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Singapore Wants Meritocracy? It Must First Level the Playing Field

Hard-road meritocracy, from the log cabin to the White House, is said to have made the United States the superpower it is today.

This should not be equated with a limousine ride to the best school and university, then on to an executive position in the family firm.

Billionaire Warren Buffett cannot be called condescending for his cross-class philanthropy.

His view is that one is as probable to get a smart, new idea from a poor child as from a rich one; therefore, they all deserve support.

Where that support is unavailable in the family, the obligation rests with the community at large to not waste hidden talent.

But many Singaporeans confuse the origins of meritocracy at this nation’s birth with the benefits of privilege prevailing today. (“Beware overcompensating in rush to recognise less academically inclined”; Jan 8)

I do not deny that many less-wealthy families struggle hard and sacrifice much to ensure their children have the best opportunities they can afford. But this sometimes leads to debt spirals that trap the student for years to come.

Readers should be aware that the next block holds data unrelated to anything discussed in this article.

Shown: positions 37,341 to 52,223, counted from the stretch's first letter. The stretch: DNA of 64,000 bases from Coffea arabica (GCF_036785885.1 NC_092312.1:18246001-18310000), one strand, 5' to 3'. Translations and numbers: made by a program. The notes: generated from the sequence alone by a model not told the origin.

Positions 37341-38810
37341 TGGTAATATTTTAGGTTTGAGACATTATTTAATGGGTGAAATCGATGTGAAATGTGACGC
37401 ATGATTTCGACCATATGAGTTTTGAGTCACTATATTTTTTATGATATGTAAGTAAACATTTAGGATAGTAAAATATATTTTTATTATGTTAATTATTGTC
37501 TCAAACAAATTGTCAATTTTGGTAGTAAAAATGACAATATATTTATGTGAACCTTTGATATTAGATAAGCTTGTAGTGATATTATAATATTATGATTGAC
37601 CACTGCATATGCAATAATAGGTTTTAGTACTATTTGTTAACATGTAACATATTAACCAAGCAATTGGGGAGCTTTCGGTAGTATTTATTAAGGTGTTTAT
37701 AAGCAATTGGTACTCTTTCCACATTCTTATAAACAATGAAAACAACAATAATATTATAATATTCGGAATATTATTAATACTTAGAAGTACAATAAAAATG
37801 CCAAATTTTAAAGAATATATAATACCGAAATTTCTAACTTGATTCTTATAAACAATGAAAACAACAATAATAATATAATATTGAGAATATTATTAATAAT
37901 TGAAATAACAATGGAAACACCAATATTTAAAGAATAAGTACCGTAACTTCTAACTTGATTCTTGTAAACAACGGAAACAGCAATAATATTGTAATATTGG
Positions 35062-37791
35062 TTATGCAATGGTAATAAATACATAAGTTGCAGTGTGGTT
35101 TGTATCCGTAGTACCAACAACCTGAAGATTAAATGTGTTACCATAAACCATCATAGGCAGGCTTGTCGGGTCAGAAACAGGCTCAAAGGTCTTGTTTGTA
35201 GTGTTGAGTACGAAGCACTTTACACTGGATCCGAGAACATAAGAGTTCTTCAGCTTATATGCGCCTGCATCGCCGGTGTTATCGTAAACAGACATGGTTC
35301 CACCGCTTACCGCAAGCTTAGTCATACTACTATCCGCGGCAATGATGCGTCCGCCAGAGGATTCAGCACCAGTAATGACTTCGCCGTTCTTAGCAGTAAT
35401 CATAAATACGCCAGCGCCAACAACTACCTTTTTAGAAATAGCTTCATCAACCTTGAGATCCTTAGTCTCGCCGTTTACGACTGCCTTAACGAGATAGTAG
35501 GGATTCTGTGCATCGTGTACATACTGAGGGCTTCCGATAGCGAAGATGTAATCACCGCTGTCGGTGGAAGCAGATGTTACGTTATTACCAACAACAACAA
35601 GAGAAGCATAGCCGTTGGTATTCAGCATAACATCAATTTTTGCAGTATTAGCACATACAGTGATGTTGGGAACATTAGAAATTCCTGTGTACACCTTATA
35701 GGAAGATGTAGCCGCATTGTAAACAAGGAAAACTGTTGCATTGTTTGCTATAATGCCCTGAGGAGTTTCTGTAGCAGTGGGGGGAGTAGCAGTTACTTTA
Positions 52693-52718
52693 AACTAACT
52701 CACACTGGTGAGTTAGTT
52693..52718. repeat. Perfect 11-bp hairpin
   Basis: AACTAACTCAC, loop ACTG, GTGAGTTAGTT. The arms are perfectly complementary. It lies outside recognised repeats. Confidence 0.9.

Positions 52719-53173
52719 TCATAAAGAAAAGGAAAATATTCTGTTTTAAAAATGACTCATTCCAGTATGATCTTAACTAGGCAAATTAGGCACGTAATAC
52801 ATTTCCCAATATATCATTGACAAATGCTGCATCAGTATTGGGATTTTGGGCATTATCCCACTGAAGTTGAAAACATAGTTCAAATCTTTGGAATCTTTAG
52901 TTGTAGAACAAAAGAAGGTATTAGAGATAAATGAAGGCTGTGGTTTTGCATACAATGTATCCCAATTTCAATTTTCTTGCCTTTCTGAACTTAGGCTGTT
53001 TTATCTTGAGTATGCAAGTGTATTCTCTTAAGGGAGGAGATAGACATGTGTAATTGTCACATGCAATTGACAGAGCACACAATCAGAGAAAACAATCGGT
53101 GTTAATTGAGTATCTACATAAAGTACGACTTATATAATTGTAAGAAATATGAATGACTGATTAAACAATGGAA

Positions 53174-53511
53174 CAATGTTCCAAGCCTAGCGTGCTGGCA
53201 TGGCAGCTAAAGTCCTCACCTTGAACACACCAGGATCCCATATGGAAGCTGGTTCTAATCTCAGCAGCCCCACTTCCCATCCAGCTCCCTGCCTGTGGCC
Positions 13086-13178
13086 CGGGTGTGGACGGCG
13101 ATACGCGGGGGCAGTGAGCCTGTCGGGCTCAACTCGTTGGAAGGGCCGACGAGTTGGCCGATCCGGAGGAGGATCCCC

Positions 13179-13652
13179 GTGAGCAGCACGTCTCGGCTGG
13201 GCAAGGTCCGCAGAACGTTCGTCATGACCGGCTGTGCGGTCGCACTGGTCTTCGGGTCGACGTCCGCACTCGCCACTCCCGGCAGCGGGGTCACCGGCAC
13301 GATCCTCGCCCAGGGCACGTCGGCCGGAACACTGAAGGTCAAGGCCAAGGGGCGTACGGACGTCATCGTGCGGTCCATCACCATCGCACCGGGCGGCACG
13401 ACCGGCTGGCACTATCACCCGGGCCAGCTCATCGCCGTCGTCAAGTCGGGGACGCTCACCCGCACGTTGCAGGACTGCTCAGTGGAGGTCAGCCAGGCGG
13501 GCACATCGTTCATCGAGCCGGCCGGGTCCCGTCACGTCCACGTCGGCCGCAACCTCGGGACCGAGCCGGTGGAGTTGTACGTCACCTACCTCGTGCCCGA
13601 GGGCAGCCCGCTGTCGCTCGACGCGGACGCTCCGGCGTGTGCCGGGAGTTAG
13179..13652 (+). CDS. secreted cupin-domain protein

If it were sport, rather than education, we would take a different view. In athletics, runners start from the same line.

If they enhance their potential with artificial stimulants that improve their performance, we are outraged and they suffer eventually. Coming off a common base is our accepted measure of sporting merit.

Singapore risks accepting a flabby meritocracy if it does not applaud initiatives that open up access to the best educational opportunity for all, to reach their maximum at the appropriate levels.

Polytechnic study, for instance, is not evidence of lower levels of academic inclination. Nor is a layered approach to meritocracy any recipe for dumbing down a knowledge society.

The challenge is to let merit grow out of common soil, fertilising each plant with the best nutrients on offer. We might need to put a little more effort into fields where the soil has been parched, but in so doing, the harvest is richer.

In a small state with an ageing population, the future is not only in elite youth, but in every young citizen who is offered the best start possible. From an economic viewpoint, putting all your resources where success is already probable is bad business.

We must ensure that Singapore-style meritocracy does not contribute to yawning wealth gaps, but rather, adopts the Buffett philosophy of levelling the playing field.

This letter was written by Mark Findlay.
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